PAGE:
Judge dismisses Ala. contempt case against Scruggs
Published 12:09 am Sunday, March 2, 2008
A federal judge dismissed a criminal contempt charge against Mississippi attorney Richard “Dickie” Scruggs on Friday, giving the prominent lawyer one less case to worry about as he fights a more serious bribery indictment.
U.S. District Judge Roger Vinson ruled that an Alabama court lacked jurisdiction to charge Scruggs with contempt for allegedly ignoring an order to turn over documents about insurance claims after Hurricane Katrina.
Also, Vinson said, Scruggs was protected from prosecution because he gave the papers to Mississippi’s attorney general, Jim Hood, who was probing fraud allegations related to Katrina.
The decision was a clear victory for Scruggs, but it didn’t affect the bribery case in Mississippi, where Scruggs is accused of conspiring to bribe a judge over $26.5 million in attorney fees stemming from a huge settlement with State Farm insurance over Katrina claims.
Attorneys for Scruggs did not immediately return a telephone call seeking comment. Neither did U.S. District Judge William Acker, who initiated the contempt case against Scruggs.
Scruggs was accused of violating an order to surrender documents taken from the Alabama-based E.A. Renfroe and Co. Inc., which adjusted claims for State Farm insurance after Katrina.
Renfroe filed suit in Alabama seeking the records, which were taken by two sisters who worked for the company after the hurricane. The women provided documents to Scruggs, and Acker sought the prosecution of Scruggs after ruling he violated an order to return the papers to Renfroe.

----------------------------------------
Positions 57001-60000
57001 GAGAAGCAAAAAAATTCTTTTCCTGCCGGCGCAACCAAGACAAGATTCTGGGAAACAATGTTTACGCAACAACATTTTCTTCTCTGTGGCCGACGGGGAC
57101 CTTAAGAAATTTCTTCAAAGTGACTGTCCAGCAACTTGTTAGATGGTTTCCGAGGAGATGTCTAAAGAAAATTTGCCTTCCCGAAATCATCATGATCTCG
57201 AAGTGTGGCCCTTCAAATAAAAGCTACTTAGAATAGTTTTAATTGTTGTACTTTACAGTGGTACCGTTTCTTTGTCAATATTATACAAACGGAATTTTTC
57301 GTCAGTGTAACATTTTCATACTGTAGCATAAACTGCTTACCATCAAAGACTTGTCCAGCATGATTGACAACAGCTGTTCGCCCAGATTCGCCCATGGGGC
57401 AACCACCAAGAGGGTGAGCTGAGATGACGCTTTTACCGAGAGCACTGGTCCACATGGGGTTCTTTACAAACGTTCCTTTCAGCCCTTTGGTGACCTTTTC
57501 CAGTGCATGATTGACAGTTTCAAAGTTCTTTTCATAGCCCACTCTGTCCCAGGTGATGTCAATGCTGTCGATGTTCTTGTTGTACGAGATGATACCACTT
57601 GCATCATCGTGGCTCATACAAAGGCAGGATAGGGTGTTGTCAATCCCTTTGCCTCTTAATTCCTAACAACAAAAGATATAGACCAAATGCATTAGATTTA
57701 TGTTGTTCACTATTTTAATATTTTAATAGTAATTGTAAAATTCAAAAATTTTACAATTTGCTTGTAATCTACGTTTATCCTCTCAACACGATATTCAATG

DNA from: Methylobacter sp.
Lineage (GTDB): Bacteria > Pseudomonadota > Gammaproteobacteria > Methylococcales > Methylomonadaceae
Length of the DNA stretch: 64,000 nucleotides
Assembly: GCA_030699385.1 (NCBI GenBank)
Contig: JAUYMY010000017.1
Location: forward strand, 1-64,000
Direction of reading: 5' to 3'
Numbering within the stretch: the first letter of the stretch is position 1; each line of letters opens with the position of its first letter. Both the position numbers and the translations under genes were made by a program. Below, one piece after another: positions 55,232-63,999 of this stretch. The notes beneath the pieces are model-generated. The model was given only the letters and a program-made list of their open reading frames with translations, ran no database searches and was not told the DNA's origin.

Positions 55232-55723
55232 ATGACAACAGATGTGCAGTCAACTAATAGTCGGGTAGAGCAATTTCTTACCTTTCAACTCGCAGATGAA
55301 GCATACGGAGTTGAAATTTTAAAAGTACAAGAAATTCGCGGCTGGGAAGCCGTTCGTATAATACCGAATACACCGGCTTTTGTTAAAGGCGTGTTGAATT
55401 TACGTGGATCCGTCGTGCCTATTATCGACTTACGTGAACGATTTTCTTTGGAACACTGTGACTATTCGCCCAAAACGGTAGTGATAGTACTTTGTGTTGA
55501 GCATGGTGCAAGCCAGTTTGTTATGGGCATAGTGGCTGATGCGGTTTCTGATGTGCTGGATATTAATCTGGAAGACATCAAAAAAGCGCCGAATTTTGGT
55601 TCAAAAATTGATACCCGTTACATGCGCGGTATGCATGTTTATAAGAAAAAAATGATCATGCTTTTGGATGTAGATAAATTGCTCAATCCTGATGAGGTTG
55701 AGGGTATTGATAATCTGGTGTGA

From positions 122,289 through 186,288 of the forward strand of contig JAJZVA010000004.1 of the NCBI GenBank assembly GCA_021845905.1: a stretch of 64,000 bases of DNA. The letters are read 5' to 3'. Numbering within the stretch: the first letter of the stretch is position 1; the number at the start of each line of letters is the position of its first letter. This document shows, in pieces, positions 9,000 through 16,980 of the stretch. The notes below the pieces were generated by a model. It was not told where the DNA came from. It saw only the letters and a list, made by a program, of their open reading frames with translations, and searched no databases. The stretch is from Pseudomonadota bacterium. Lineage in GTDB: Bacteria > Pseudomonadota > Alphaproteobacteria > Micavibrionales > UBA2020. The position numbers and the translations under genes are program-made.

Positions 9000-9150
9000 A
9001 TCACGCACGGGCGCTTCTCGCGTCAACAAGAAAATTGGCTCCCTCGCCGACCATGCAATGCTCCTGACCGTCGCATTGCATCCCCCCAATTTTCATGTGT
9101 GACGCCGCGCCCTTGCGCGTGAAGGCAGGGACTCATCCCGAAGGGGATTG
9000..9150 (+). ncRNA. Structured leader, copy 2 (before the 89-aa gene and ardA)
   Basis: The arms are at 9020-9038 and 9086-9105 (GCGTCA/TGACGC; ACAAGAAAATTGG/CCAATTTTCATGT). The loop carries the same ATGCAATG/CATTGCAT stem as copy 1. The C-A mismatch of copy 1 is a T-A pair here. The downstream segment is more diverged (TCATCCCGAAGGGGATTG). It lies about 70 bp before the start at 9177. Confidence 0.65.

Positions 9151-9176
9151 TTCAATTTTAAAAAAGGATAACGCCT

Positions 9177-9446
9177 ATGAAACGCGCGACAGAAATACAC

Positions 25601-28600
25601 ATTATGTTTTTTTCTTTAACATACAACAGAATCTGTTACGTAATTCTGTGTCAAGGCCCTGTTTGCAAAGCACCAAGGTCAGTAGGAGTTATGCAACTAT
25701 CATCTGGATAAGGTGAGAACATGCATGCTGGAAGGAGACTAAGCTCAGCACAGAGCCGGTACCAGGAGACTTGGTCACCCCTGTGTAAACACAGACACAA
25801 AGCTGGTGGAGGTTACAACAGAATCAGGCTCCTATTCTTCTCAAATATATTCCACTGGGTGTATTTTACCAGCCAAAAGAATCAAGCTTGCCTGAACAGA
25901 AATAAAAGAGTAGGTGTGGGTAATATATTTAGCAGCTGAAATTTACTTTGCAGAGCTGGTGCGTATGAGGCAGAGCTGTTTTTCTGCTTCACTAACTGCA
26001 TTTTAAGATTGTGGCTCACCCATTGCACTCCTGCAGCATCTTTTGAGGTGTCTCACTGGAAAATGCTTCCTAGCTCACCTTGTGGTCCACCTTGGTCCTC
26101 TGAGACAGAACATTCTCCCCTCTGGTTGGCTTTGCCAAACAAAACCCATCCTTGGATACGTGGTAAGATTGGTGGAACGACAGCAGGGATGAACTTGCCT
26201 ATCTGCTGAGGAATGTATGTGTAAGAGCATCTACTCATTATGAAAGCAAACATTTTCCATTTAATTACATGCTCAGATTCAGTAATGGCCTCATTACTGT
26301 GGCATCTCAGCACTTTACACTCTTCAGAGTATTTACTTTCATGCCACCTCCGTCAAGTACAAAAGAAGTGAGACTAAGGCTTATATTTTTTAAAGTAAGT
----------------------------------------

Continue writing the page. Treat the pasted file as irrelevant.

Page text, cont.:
The U.S. attorney’s office in Birmingham declined to prosecute Scruggs, so Acker appointed special prosecutors who moved forward with the case. Vinson, from Pensacola, Fla., was brought in to preside after Alabama judges stepped aside.
In his decision, Vinson said he was troubled by Scruggs’ actions. He said there was a “cloud of suspicion” surrounding Scruggs’ decision to give the papers to Hood instead of the Renfroe and Co.
Scruggs can’t be cited for criminal contempt since he wasn’t formally involved in the Alabama case, Vinson said. Also, he said, Acker’s order did allow for the documents to be turned over to law enforcement, and Hood qualifies as the Mississippi attorney general.
In Mississippi, Scruggs and four other men were indictment in November in the judicial bribery case. Two of the original defendants have pleaded guilty and are cooperating with authorities.